Cannabis versus marijuana: What’s in a name?
There’s a long way to go when it comes to ridding reefer of its bad rep whatever you prefer to call it
By Kieran Delamont
As the pot business has gone legit, you may have noticed an alphabet soup of different terms for familiar things.
“Dispensaries” have become “retail cannabis shops.” “Edibles” are now “consumables.” And “pot,” “weed” and “marijuana” now increasingly go by the term “cannabis.”
As the prohibition era came to an end, it was time to put a fresh face on a very old plant. And everything recognizable to aficionados of days past has been replaced with clinical-sounding rebrands.
Industry types love the term “cannabis” because it offers a fresh slate to build weed’s brand. Social justice advocates love that it sheds racist connotations. Scientists love that everyone is using the technically correct term for the plant. Even newly-formed interest groups and major cannabis retailers are foregoing the so-called “M-word.”
In 2018, prominent Bay Area chain Harborside Health Center announced that it was dropping the use of “marijuana.”
The chain said in a statement announcing that “Marijuana has come to be associated with the idea that cannabis is a dangerous and addictive intoxicant, not a holistic, herbal medicine. This stigma has played a big part in stymying cannabis legalization efforts.”
But there’s a long way to go when it comes to ridding reefer’s bad rep whatever you prefer to call it.
Researchers at Vanderbilt University say both “marijuana” and “cannabis” continue to be stigmatized. And negative characteristics – like “teenaged,” “white,” “irresponsible,” and “lazy” – associated with both terms.
Interestingly, the study notes that almost every U.S. state referred to the drug as “marijuana” (or “marihuana”) rather than “cannabis” in their official legal codes, until recently.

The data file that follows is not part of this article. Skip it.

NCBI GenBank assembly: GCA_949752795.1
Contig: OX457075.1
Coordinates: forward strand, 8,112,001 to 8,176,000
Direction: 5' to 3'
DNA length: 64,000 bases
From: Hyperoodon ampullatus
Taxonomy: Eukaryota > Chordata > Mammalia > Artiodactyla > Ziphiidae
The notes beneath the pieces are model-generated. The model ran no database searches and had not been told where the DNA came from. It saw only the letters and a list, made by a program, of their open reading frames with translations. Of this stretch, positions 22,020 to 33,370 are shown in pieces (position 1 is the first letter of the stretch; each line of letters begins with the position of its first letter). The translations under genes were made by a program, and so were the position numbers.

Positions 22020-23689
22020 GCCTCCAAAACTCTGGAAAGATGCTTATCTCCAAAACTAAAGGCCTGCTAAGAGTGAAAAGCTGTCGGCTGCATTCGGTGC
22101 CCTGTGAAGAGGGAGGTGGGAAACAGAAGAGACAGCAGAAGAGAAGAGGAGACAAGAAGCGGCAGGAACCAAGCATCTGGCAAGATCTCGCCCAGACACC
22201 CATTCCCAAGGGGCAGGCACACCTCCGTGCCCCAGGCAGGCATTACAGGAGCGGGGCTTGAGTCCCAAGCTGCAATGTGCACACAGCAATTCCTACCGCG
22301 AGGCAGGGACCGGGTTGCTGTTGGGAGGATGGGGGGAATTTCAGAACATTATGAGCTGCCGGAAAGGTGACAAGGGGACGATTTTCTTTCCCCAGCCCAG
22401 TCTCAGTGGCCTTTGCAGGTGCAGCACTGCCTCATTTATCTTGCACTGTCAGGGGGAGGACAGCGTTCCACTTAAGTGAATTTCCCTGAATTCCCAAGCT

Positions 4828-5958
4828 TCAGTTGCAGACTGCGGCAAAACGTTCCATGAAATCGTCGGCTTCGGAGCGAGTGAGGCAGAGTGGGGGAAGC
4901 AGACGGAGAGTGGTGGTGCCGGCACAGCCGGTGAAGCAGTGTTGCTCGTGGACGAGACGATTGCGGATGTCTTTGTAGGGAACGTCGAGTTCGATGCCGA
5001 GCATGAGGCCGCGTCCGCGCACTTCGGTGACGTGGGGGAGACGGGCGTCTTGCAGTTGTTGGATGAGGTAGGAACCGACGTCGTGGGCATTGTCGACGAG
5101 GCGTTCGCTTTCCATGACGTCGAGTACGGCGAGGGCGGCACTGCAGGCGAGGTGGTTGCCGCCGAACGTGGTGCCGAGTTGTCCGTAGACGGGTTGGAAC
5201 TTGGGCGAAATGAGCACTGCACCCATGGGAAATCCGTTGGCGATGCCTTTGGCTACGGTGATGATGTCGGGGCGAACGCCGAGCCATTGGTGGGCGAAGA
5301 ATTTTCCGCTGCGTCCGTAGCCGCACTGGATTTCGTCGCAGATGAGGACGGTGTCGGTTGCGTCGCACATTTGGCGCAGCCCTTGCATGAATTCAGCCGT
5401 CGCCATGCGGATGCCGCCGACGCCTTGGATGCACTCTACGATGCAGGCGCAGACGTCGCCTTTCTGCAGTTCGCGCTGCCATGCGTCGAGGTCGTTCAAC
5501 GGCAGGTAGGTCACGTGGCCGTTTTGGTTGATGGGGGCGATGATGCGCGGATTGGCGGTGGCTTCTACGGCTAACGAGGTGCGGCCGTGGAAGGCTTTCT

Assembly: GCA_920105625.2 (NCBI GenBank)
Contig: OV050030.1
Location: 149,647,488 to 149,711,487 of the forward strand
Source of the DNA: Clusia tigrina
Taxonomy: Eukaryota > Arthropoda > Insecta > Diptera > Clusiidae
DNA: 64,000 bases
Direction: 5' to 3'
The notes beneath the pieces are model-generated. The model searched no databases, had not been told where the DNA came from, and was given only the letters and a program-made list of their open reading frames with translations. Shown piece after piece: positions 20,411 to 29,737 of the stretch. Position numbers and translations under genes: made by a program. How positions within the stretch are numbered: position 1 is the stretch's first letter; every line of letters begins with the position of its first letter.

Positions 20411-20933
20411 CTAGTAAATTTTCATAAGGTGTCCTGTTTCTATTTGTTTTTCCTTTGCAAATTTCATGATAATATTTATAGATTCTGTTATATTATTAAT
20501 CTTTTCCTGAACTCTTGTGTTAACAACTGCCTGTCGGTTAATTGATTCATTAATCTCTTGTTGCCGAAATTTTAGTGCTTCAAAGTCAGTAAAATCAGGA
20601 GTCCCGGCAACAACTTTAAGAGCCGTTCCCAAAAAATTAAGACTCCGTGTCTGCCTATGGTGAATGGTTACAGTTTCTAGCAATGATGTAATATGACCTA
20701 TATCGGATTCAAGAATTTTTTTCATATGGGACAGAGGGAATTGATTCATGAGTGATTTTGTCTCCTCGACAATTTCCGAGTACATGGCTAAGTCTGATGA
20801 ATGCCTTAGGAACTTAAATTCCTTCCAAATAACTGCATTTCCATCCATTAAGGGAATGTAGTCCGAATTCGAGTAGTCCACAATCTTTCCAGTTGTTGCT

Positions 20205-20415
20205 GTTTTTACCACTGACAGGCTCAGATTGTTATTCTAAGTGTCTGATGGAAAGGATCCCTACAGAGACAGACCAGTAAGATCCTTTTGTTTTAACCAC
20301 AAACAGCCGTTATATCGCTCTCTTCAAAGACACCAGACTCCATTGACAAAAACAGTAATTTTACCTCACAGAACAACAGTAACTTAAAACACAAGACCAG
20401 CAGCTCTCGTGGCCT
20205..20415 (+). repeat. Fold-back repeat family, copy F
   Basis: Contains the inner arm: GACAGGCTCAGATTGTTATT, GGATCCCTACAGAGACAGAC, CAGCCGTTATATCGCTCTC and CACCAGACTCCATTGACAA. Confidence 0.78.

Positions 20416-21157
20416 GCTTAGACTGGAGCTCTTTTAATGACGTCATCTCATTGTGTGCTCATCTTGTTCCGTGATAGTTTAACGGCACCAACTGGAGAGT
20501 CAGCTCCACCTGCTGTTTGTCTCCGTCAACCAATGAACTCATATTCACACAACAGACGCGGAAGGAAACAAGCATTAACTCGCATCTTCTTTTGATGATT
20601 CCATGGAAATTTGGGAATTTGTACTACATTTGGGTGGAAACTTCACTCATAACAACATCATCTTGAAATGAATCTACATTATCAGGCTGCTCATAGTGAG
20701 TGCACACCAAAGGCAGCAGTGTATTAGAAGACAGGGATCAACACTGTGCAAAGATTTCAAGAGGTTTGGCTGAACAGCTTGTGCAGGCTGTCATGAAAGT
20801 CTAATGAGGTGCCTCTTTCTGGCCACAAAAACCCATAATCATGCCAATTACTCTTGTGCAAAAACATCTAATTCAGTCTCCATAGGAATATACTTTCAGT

But Vanderbilt’s study suggests that the shift towards “cannabis” has not translated to more political support for legalization.
Some historians say that marijuana grew as a term because “the exotic-sounding word… appealed to the xenophobia of the time.”
Others like Isaac Campos trace the term back to the beginning of the 20th century. That’s when newspapers in the southern U.S. began picking up stories about marijuana from Mexico.
When it comes to the shifting perceptions on weed, Vanderbilt’s findings give credence to a sense of fatigue.
There are definitely reasons (on both sides) to consider your use of the word carefully. Leaving it in the past will do little to improve the public’s perception.
“Changing the hearts and minds of the public has always been about substance, not terminology,” says NORML deputy director Paul Armentano.
But if you do need a new term to refer to your sticky icky, the Canadian government can help. It released a list of slang terms for pot in 2018. Included on the list: errl, boom, gangster, doobie, and my fave, dank krippy.